AND NOW THE STREAMING STARTS Presents:
THE MANIPULATOR (1971)
Review by Jenny Orosel
I have never been a fan of Mickey Rooney. It’s not one thing I can put my finger on, I just don’t care for his movies most of the time. Then why was I so drawn to watch a movie where he almost single-handedly carries the entire film? Morbid curiosity. I heard there was a movie where he played a sociopathic predator who kidnapped and tortured a young woman. Rooney. Andy Hardy his own self. For this singular reason, I sat down to watch THE MANIPULATOR (1971) and I was not disappointed. I cannot in good conscience say it was a great movie. I can say, though, that it was a fascinating thing to watch.
THE MANIPULATOR (aka B.J. LANG PRESENTS) opens with Rooney as B.J. Lang wandering through an abandoned warehouse, filled with old mannequins, dilapidated taxidermies, and old film equipment. Lang barks orders at an invisible crew while hallucinating images of tap dancers, old films, and white powdered “actors” of various ages and various styles of undress. When not directing a crew that isn’t there, Lang interjects random bits of philosophy like, “I don’t know what love is, and I haven’t had time to find out.” For thirteen minutes, it’s Rooney in charge of the screen, and it is fascinating. After those thirteen minutes, we find that Lang isn’t alone in the warehouse. He’s kidnapped a woman (another Hollywood veteran, Luana Anders), kept her tied to a wheelchair, and is starving her. How do we know she’s starving? Because the only line she gets for the next five minutes is, “I’m hungry, Mr. Lang!” Over and over again, she sometimes shouts it angrily, sometimes it’s a desperate coo. By the time it occurs to Lang to feed her from sad, unsterile baby food containers, she is sounding even creepier than the father in CREEPSHOW (1982) who just wanted his Father’s Day cake.0
After he’s fed her just enough to get her to thank him, he starts “production.” They are making a movie (with no cameras, mind you) of Cyrano de Bergerac, her as Roxanne, he as the long-nosed admirer. He gets the set ready in a hyper-speed slapstick scene straight from the Keystone Cops, and then appears in full drag makeup. During this scene, we find he is (or was) a makeup artist for films (and not, as reported in many reviews, a failed director). Convinced that it’s his hands that create the true beauty of films, he is going to make his own movie with the actress he “cast.” You might be thinking, “That makes no logical sense” and you’d be right. However, you learn quickly in THE MANIPULATOR to give up on having things make sense. I’m reminded of one of my favorite quotes from the great director Lindsay Anderson: “You don’t ask why the coach turns into a pumpkin!”
It would have been nice to see more come from the actress’s character. She gets little to do besides go from desperate captive to woman in the throes of Stockholm Syndrome. It’s not her movie, though. This is Mickey Rooney’s time to shine, and he does not waste a single frame. He was given the opportunity to show every acting skill he has, from deep pain to vaudevillian comedy. THE MANIPULATOR gives Rooney a chance to channel every career frustration he’d had with the industry through his decades of ups and downs.
This was the directorial debut of screenwriter Yabo Yablonsky who went on to direct one other thing—a Willie Nelson Fourth of July concert. It’s a shame he never went on to do another movie, because that man has an audacity that is rarely seen in film. Few scenes are shot without either off-kilter angles, strange filters, slow motion or double-speed. The soundtrack goes from moody to gaudily electronic. His gluttonous style is a perfect match for such a hallucinatory film. There is one sequence where the actress tries to escape and runs desperately through a meat locker that is creepy as all hell…until you get distracted by asking why a meat locker is in a movie prop warehouse. The best visual treats come in the psychedelic visions and dreams. Yablonsky may have filmed the only orgy to involve Mickey Rooney, marijuana, whipped cream, Saltines, and a baby.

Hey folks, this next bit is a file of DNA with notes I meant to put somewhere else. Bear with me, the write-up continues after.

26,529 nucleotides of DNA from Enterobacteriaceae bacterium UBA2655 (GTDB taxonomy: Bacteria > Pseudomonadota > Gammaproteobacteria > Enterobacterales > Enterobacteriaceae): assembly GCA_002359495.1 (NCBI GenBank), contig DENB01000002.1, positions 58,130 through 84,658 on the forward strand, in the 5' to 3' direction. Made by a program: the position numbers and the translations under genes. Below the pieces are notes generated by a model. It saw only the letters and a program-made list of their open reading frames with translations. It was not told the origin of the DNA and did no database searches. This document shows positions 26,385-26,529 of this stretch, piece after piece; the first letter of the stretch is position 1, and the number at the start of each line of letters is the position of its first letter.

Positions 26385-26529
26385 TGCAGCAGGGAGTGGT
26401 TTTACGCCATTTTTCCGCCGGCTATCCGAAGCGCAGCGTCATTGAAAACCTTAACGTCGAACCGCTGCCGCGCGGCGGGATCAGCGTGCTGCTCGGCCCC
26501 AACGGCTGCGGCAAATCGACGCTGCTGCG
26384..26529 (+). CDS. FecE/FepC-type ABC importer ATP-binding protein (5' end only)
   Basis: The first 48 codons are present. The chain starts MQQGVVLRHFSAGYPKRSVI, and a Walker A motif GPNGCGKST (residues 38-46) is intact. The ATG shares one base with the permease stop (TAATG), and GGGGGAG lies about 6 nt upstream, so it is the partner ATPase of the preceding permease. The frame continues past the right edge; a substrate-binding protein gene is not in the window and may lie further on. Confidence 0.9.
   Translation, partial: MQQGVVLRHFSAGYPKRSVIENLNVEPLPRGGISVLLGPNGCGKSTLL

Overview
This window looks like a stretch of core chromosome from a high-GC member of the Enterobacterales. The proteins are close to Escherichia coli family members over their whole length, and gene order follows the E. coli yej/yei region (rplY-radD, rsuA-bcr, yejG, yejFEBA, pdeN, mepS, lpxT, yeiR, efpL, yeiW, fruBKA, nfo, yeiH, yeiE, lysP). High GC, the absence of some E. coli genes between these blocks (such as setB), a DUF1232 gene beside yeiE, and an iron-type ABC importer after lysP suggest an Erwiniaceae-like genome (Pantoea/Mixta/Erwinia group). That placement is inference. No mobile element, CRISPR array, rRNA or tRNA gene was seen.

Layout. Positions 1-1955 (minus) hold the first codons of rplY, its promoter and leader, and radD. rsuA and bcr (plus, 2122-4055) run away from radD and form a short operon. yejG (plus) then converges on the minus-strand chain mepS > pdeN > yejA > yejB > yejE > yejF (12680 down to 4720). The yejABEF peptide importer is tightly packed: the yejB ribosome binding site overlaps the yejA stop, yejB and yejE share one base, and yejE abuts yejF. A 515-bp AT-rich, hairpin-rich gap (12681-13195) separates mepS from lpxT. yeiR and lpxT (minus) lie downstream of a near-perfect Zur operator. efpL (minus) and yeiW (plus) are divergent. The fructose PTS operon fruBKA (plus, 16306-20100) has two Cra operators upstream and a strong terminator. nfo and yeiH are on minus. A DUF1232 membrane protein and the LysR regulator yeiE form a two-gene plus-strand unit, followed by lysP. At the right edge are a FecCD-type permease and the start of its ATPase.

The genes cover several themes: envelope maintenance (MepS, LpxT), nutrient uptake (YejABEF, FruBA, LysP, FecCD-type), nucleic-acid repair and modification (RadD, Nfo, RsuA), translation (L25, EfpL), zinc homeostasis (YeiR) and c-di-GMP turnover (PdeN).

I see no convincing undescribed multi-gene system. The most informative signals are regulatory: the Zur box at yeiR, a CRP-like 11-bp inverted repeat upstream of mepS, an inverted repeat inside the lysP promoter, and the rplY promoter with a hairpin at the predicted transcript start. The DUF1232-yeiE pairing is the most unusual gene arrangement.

THE MANIPULATOR is a fascinating movie, just not a very good one. Even for a psychedelic, visual film, there is no story. There is the middle of a story with no beginning, and a sad excuse for an ending. All the plot holes in that middle have completely destroyed any structural integrity it might have had. The hallucination scenes, as fascinating as they are, don’t fit together well enough to be cohesive. The non-Rooney actors are wasted. Anders is great with what she’s given, but Yablonsky didn’t give her much. Another veteran character actor, Keenan Wynn, gets a meaningless role as Old Charlie, a homeless guy who wanders into the warehouse only to be felled by Lang’s wrath moments later. And, while the visuals are fascinating, it is Rooney who makes this movie worth watching. Rooney has said this was the greatest movie he ever made. It certainly is among his greatest roles. He was given a great chance to show off every emotion he ever thought of feeling, and he did it well.
THE MANIPULATOR has joined SKIDOO (1968) in my growing list of great psychedelic movies with stars who have no business in psychedelic film. But without Mickey Rooney, THE MANIPULATOR would have been a very different and lesser film. Yabo Yablonsky loved this story so much he later adapted it as a stage play called “B.J. Lang Presents” which is still occasionally staged. While a part of me would be curious to see a production, I can’t imagine it would be anywhere close to the same thing. The wild camera antics would be gone and, most importantly, the real draw of Rooney in the lead would be gone. This was his film, and as bad as it was, it is a shame that it’s been forgotten.
WHERE TO SEE THE MOVIE: THE MANIPULATOR is currently streaming on basic Amazon Prime.
© Copyright 2017 by Jenny Orosel